JT going a little stir crazy? Time to hit the road!
Calling all moms, dads, kids, aunts, uncles, grandparents, friends, campers, schoolmates, choristers, athletes, campers, nurses, doctors, lifeguards, first responders, book club members, pets, etc:
James is excited to be hitting the road this summer and wants to take YOU with him! Videotape yourself with a group of 5 or more of your closest pals singing “Shower the People” and upload your video by Tuesday, July 13, 2021. Your group video may appear on the massive LED “wall” that hangs onstage behind James and his All-Star Band!
BE CREATIVE! HAVE FUN! LET JAMES KNOW WHERE YOU ARE FROM! James would love to share his global music community onscreen with these videos so please feel free to hold a flag of the place where you are from, or wear shirts/hats to identify your state, school, country, camp, hospital, place of work, favorite vacation spot, etc!
Click here to see sample videos and to read first the IMPORTANT NOTES about filming! Then watch James’s instructional video below.
To help celebrate the James Taylor at Carnegie Hall streaming event, James has just launched a new Carnegie Hall mini-site, filled with: a message from James, rehearsal and concert photos, a reproduction of the 2011 concert program, film credits and much more.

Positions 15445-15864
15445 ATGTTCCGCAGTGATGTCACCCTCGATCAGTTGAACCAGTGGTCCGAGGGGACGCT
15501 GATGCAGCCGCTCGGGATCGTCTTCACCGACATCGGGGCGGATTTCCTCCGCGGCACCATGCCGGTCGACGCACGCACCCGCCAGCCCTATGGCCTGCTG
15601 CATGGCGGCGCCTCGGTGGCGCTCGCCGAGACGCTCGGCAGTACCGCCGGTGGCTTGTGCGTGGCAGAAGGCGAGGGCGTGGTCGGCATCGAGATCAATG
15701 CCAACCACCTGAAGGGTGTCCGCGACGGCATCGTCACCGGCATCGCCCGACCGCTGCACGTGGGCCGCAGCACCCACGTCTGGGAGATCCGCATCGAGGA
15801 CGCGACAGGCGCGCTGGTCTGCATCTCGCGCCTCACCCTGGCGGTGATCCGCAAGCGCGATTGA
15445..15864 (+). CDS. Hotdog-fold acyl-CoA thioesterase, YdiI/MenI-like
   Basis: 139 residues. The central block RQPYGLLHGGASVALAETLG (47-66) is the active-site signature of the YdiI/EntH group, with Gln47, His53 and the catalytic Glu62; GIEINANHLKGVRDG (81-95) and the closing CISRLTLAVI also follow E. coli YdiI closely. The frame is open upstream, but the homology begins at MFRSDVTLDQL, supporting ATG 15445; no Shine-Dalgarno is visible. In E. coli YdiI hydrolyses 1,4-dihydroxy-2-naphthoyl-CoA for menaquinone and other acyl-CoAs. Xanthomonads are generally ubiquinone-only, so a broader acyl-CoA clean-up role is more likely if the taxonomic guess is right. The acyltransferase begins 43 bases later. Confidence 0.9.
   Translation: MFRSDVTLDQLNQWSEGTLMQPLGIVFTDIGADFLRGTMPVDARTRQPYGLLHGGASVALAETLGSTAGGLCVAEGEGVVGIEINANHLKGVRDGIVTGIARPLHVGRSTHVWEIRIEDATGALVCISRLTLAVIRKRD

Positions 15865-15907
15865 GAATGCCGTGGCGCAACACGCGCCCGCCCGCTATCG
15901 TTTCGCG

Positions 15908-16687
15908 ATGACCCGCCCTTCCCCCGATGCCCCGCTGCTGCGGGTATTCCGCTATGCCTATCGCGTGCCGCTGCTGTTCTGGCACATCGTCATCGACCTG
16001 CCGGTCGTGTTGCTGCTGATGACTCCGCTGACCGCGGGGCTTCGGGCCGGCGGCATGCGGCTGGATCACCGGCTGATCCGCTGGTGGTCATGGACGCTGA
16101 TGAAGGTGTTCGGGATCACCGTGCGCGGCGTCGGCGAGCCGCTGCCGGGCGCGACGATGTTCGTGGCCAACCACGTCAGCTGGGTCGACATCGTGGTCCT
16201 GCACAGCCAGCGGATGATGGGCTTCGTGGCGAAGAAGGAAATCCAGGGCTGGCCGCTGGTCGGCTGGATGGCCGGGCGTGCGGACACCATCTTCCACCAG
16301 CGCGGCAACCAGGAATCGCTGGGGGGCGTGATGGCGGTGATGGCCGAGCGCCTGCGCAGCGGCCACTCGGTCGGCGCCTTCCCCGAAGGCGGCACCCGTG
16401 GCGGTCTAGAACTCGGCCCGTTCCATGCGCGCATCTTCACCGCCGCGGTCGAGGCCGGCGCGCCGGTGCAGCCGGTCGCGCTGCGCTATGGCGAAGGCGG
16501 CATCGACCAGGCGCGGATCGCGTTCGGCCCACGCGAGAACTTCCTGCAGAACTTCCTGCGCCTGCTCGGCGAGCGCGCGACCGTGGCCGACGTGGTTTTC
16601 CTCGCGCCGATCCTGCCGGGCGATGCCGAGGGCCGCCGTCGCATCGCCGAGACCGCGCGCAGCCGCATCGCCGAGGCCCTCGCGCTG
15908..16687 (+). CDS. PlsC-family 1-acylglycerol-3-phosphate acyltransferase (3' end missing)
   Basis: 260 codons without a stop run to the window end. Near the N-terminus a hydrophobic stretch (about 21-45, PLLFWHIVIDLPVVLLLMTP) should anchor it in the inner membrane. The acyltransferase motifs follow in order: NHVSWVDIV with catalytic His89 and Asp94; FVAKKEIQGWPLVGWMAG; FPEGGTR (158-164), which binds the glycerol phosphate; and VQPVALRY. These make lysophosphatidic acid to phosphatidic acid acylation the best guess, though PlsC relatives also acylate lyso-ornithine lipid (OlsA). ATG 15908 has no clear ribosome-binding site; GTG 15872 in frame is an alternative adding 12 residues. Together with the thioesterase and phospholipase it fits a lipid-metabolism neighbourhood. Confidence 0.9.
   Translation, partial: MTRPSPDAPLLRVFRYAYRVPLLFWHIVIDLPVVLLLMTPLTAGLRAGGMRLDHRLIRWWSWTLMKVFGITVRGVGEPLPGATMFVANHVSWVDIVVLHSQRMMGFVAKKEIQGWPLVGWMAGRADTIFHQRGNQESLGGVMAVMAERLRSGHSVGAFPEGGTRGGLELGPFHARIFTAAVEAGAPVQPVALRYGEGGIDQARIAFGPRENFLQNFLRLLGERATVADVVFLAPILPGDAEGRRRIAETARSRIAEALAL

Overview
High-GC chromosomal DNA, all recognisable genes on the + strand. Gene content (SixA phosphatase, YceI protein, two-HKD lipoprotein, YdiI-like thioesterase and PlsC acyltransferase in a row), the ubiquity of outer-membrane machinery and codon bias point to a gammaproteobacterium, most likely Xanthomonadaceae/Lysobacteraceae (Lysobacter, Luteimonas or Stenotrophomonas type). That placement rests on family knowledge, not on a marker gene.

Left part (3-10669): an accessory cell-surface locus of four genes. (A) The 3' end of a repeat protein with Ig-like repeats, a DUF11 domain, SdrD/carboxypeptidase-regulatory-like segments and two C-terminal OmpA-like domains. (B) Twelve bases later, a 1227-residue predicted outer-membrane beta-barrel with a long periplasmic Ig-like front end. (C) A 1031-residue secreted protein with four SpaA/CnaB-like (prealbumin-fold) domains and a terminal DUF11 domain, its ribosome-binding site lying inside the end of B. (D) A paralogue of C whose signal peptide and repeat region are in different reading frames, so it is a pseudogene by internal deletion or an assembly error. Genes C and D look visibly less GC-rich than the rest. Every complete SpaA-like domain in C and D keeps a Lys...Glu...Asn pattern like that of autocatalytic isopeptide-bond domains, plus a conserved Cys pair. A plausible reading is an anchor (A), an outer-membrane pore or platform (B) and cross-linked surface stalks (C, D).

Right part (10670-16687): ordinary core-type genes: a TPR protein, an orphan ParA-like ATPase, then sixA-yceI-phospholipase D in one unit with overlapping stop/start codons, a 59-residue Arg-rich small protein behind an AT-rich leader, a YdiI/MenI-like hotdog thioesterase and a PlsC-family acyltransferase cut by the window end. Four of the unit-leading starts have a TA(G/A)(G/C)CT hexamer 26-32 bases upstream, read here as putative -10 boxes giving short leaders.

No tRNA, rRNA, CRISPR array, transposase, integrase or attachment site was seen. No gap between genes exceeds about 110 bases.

Visit now to have a look, and happy streaming!
FREE online stream starts tonight at 7:30 pm ET
ONE WEEK ONLY! James Taylor at Carnegie Hall begins tonight (July 1) on James’s Official YouTube channel! The show will play in full (approximately 1 hour 46 minutes) once starting at 7:30pm ET, and will then be available for on-demand viewing on YouTube for the next seven days.
Enter to win a signed and Yamaha Guitar and American Standard LP!
Carnegie Hall is hosting a sweepstakes to present one lucky winner with a signed and personalized Yamaha FG-800 acoustic guitar, and a special signed and numbered 2-LP copy of American Standard. For more details and to enter, please visit CarnegieHall.org.
James Taylor at Carnegie Hall — free online stream starts July 1!
Joined by Vince Bruce, Barbara Cook, Steve Martin, Bette Midler, Kevin Pollak, Dianne Reeves, and Sting!
2011 Carnegie Hall program note from James (excerpt):
Carnegie Hall is the top theater in the top town. It is an icon for performing artists, its very name means success. The first time I played here, in 1970, was the first time I was ever in the Hall I had been hearing about since I was a child. From the moment I walked in the door, it lived up to my expectations and to my imagination.
Carnegie Hall is the sort of venue that focuses a performer’s attention. Everyone who plays here wants to be at his very best. The world recognizes this as one of the great venues for classical music, but it is important to remember that folk music got played here, too. Blues, swing, R&B, and jazz were performed here. Rock ‘n’ roll got played here. Strauss, Gershwin, Sinatra, and The Beatles have all stood on this stage.